Engine: KODIAQ RS features the most powerful diesel engine in ŠKODA history

› Exclusive 2.0 TDI with a power output of 176 kW (240 PS) and torque of 500 Nm
› Acceleration from 0 to 100 km/h in 6.9 seconds and a top speed of 221 km/h thanks to two‑stage turbocharging
› New Dynamic Sound Boost provides the engine with three sounds

The engine of the ŠKODA KODIAQ RS is a new milestone in the history of the brand from Mladá Boleslav, which spans more than 120 years. With its power output of 176 kW (240 PS) and maximum torque of 500 Nm, the engine exclusively available in the new performance SUV is the most powerful diesel engine used in a ŠKODA production vehicle to date.

The following animation and the text hidden under the plus signs describe the 2.0 biturbo diesel engine in greater detail. You can also disassemble the engine to find out what parts it consists of and what they are called.

If the animation is not visible, please try again with a higher-resolution display.

The core of the ŠKODA KODIAQ RS’s powerful 2.0 TDI is its two-stage biturbo technology. The 2‑litre engine features two complementary turbochargers connected in series. The first is a high-pressure exhaust gas turbocharger with a small turbine, a small compressor wheel and electronic turbine blade adjustment. This structure allows for an immediate response, even at lower engine speeds. The second turbo is a low-pressure charger. With its large turbine and compressor wheel, it achieves a considerably higher boost pressure of up to 3.8 bar at high engine speeds, which increases the engine output considerably. At lower engine speeds, the chargers work in two stages. The low-pressure charger is responsible for the pre-compression of the air drawn in; the high-pressure charger is responsible for the main compression. At high engine speeds, only the low-pressure charger is used in single-stage operation. Structured in this way, the turbo system guarantees continuous power output with a short reaction time and high peak values.

Great driving performance with low consumption


Thanks to the biturbo technology, the 2.0 TDI already delivers its maximum torque of 500 Nm between 1,750 and 2,500 rpm; the peak power output is 176 kW (240 PS). This gives the ŠKODA KODIAQ RS great driving performance. The all-wheel-drive SUV accelerates from 0 to 100 km/h in 6.9 seconds (five-seater) and has a top speed of 221 km/h.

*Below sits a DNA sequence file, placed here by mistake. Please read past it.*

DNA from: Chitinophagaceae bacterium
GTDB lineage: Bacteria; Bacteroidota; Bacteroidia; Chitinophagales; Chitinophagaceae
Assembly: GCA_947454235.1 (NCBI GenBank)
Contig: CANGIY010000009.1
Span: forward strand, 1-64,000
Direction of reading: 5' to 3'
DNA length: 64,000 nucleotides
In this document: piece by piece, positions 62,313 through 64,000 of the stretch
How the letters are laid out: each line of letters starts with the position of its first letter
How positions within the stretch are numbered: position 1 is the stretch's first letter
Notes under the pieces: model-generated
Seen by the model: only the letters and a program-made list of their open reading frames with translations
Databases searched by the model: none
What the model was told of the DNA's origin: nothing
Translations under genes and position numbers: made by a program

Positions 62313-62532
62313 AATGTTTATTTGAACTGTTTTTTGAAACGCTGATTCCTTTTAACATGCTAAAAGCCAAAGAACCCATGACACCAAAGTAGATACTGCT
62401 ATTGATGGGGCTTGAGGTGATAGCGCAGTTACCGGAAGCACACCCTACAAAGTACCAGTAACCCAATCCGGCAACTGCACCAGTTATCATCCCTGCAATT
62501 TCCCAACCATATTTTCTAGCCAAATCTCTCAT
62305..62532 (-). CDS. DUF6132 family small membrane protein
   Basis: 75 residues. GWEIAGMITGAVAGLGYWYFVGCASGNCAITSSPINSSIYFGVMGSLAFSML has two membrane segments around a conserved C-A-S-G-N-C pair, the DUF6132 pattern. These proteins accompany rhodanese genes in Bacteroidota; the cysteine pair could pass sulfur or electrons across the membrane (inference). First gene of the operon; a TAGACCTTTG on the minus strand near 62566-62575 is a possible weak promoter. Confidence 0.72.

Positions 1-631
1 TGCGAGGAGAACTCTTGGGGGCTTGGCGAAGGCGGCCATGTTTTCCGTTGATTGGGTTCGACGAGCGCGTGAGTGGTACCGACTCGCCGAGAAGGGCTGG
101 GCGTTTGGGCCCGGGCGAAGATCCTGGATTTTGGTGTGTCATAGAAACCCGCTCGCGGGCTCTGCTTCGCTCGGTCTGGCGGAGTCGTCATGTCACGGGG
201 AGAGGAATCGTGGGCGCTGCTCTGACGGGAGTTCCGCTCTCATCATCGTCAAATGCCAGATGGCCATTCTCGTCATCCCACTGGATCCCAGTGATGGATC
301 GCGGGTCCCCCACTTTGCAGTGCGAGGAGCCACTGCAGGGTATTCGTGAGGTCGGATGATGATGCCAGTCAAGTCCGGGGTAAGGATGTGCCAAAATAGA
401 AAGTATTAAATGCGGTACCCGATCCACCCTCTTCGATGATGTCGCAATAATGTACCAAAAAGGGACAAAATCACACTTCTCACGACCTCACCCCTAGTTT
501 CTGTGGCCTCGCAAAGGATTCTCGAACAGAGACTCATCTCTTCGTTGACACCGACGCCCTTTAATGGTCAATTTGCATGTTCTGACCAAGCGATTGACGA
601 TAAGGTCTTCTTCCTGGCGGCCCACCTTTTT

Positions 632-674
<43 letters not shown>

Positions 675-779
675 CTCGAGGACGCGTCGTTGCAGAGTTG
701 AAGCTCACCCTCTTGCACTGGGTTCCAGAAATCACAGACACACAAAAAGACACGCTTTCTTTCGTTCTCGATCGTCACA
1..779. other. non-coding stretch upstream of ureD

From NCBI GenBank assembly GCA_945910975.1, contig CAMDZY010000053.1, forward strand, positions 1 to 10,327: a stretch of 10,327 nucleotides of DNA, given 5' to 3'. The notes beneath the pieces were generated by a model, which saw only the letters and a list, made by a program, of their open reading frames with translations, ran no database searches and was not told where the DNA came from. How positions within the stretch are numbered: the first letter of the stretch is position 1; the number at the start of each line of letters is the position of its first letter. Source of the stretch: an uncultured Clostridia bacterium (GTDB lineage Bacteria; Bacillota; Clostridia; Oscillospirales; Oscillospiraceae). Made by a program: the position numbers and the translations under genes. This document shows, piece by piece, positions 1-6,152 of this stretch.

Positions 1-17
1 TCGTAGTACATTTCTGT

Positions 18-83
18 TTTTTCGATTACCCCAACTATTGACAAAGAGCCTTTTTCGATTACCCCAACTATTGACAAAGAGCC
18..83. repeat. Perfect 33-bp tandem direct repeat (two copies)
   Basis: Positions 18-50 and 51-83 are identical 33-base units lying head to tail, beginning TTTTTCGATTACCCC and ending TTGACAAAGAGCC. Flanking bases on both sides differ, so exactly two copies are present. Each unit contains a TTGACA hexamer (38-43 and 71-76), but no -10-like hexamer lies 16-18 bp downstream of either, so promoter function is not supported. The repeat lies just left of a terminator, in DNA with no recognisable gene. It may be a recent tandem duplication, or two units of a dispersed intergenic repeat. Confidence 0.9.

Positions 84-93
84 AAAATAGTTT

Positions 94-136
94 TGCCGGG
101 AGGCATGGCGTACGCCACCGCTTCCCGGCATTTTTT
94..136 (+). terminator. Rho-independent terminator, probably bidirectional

The 2.0 TDI is powerful, yet extremely efficient. Average fuel consumption is just 6.4 litres of diesel per 100 km*, which equates to CO2 emissions of 167 g/km*. The ŠKODA KODIAQ RS is fitted with an oxidation catalytic converter and a diesel particulate filter directly on the engine as well as an SCR catalytic converter for exhaust gas treatment and fulfils the Euro 6d-TEMP emission standards. In order to achieve these figures, ŠKODA AUTO has implemented numerous technical measures, used direct injection in the biturbo and has integrated a Stop-Start system as well as brake energy recovery. The elaborate thermo-management system with a switchable coolant pump also has a consumption-reducing effect. The system quickly brings the engine to the desired operating temperature after the engine has started.

ŠKODA’s decision to use a diesel engine for a high-performance vehicle such as the KODIAQ RS is justified by its numerous advantages. The target group for large SUVs such as the ŠKODA KODIAQ is cost-conscious. Thanks to the low consumption of 6.4 litres per 100 km*, running costs remain below those of a comparable petrol engine despite the high level of driving performance, and CO2 emissions are considerably lower.

In addition, thanks to its higher torque, the diesel is better suited to towing a horse box or boat trailer, for example. In total, 57 per cent of the engines in the KODIAQ model range worldwide are diesels.